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‘Lights, Camera, Action!’

Updated: Nov 27, 2023

The St Andrews Film Festival



In 2017, a small group of student filmmakers created the Filmmakers’ Society of St Andrews. Co-founded by Boris Bosilkov and Mina Radovic, the society aimed to create a vibrant film-making culture in St Andrews. The next year, they took a new step towards this goal by establishing The St Andrews Film Festival (SAFF) with the University of St Andrews and Dundee Contemporary Arts (DCA). Since its inception, SAFF has aimed to promote Scottish filmmakers, encourage emerging talent and spread a love of local and global cinema to a wider audience.

SAFF has greatly expanded over the years, growing from a small showcase of independent films to collaborating with big names in the industry. This year, the festival has partnered up with Raindance and the National Film and Television School. This year’s festival also boasts a wide and varied selection of short films from The Martini Shot starring John Cleese (Monty Python) and Matthew Modine (The Dark Knight and Full Metal Jacket) to projects from local filmmakers such as Martyn Robertson’s Ride the Wave.


However, the festival is not just a celebration of film, but an event committed to inspiring the next generation of filmmakers. Alongside independent films, SAFF also includes several masterclasses led by experts in their field. This year’s roster includes a ‘99 minute film school’ with Elliot Grove, the founder of the Raindance Film Festival as well as workshops on film directing and cinematography.

SAFF is also a significant student success story. From a small group of young aspiring filmmakers to an event with an international reach that SAFF is today, the festival has truly come a long way. Nonetheless, of the many successes that the festival has produced, masterclasses, and the festival’s educational legacy, seems to be the one Boris Bosilkov, the co-founder and director, is most proud of, explaining that, “in a region where filmmaking workshops are seldom seen, SAFF has curated a program that springs with opportunity, providing a vital stepping stone for emerging filmmakers and young audiences.”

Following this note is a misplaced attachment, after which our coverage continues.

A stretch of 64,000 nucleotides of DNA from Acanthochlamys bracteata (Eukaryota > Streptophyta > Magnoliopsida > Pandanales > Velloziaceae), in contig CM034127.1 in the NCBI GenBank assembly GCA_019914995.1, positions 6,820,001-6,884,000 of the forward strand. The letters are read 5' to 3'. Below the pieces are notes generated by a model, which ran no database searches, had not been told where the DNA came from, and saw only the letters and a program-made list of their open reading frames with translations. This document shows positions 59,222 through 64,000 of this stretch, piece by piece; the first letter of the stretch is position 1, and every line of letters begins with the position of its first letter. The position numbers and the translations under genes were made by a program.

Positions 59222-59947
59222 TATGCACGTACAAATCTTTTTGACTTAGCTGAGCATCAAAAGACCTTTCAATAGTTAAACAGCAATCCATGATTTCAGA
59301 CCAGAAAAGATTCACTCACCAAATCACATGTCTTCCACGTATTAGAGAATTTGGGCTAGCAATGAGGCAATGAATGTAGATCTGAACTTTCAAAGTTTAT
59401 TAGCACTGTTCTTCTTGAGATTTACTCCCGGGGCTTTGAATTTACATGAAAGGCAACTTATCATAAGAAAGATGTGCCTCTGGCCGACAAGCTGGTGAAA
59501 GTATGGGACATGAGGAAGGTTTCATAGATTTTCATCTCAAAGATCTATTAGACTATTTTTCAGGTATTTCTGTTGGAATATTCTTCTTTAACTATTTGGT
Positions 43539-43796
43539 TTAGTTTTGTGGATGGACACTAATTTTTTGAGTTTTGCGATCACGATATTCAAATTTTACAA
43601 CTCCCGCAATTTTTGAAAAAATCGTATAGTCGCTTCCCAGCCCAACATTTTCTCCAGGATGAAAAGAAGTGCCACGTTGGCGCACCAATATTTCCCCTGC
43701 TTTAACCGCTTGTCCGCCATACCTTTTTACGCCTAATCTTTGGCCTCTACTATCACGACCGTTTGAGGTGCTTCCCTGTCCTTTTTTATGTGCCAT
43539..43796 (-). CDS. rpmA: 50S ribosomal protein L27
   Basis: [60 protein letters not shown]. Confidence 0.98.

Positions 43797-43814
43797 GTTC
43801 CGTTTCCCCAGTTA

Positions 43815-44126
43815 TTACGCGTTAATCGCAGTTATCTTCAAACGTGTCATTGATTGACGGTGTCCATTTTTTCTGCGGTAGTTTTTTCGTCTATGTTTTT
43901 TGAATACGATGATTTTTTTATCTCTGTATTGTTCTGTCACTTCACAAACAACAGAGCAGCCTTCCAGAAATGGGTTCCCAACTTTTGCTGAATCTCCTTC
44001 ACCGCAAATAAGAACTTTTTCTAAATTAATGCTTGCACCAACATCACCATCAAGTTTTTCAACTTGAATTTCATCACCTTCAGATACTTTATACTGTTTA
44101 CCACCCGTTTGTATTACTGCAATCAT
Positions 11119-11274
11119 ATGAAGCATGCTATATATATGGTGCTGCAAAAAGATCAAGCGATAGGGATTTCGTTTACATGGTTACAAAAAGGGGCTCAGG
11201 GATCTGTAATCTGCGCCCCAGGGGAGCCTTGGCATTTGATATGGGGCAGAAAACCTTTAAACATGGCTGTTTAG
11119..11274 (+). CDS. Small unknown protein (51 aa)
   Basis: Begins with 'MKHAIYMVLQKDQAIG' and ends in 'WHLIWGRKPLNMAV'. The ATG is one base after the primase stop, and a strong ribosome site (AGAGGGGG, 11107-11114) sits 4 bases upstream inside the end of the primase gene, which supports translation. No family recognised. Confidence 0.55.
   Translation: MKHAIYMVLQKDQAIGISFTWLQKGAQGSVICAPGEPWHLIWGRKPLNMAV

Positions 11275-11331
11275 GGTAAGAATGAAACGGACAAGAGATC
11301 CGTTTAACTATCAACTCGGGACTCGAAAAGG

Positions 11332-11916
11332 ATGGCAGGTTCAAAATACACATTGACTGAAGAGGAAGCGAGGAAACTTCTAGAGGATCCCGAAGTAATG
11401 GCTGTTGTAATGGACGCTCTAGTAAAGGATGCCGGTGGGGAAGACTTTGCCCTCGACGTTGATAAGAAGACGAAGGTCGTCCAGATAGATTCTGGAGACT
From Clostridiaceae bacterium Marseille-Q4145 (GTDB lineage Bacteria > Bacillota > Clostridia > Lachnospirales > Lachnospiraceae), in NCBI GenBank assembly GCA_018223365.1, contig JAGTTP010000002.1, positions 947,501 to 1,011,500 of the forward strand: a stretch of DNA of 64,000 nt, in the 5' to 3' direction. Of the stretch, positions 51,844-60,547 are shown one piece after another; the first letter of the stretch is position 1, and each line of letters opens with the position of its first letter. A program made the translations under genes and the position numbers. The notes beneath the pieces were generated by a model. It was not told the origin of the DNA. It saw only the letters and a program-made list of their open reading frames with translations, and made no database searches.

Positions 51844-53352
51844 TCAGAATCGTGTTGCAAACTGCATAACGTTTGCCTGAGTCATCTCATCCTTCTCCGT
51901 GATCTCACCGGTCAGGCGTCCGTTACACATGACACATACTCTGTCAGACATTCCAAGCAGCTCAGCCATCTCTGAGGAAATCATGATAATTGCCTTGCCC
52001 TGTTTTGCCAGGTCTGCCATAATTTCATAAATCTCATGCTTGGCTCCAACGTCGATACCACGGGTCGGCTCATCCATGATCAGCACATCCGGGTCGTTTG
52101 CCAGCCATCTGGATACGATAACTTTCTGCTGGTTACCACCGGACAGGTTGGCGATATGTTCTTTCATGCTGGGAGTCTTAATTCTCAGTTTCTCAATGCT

However, independent films no longer have the same reach that they once did. In an industry that is increasingly seeing budgets tighten and funds largely directed towards action blockbusters, SAFF and film festivals like it have an increasingly important role to play in keeping these films alive. Indeed, Boris was a founding member of the Association of Independent Film Festivals (AIFF) which continues to help coordinate and share resources between festivals.

One question I was keen to ask Boris was ‘Why St Andrews?’ Surely an isolated town on the edge of Fife would be a more challenging location than Edinburgh or Dundee. However, Boris didn’t see it that way; SAFF is a celebration of perspective, a conduit for experiencing novel viewpoints. It extends to you the opportunity to embark on a journey of fresh insights. In essence, St Andrews, much like SAFF, symbolizes engagement in new ideas, the liberation of self-expression, and the profound act of sharing our human connection through the captivating art of storytelling.


Photo: St Andrews Film Festival

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